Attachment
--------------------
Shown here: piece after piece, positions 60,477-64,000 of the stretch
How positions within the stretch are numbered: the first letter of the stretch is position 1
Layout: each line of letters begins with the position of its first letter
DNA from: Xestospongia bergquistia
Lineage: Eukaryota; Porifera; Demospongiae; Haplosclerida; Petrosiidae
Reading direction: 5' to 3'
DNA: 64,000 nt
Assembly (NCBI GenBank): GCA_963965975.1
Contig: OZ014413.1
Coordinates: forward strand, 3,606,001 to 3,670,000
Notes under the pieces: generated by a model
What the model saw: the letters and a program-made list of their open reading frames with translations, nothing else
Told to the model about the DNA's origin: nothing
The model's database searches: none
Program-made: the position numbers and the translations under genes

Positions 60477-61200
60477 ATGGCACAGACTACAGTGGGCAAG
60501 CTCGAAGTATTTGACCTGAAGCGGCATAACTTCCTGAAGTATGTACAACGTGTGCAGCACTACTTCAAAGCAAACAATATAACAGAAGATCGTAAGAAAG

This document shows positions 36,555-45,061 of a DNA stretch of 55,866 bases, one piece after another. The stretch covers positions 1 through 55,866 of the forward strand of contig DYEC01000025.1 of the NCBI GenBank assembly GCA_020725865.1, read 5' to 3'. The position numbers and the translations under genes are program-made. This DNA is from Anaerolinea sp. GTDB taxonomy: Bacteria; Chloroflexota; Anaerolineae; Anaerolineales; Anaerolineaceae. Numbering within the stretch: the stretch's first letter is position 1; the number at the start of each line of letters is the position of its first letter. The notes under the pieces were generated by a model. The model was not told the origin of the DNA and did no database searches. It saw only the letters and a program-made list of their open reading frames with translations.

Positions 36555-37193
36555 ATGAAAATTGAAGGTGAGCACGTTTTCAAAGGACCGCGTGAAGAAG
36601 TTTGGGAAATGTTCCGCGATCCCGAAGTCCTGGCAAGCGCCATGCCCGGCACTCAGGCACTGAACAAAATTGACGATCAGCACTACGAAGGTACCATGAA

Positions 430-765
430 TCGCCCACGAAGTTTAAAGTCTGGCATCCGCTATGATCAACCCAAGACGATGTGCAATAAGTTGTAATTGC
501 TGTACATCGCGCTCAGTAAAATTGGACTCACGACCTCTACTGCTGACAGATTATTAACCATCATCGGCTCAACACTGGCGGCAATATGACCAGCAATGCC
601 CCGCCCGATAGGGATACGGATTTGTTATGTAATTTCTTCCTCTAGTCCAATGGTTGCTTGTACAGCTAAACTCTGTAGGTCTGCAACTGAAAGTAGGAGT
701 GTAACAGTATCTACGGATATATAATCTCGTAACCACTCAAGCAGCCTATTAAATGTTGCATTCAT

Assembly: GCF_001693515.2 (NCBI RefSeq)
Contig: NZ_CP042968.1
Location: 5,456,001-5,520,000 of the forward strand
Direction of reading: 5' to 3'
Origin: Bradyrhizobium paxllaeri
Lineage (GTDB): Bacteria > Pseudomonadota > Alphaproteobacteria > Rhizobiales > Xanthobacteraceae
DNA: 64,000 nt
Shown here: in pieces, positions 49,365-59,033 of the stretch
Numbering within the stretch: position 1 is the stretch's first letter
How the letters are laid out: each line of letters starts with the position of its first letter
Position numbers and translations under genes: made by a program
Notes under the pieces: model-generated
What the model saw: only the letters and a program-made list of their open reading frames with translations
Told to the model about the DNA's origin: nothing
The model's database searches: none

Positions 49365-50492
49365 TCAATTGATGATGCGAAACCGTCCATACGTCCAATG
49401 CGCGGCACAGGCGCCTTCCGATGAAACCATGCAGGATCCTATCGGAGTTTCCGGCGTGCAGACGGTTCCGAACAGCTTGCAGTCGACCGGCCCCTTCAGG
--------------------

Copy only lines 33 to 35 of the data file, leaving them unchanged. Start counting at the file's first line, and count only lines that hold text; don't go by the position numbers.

Lineage (GTDB): Bacteria > Pseudomonadota > Alphaproteobacteria > Rhizobiales > Xanthobacteraceae
DNA: 64,000 nt
Shown here: in pieces, positions 49,365-59,033 of the stretch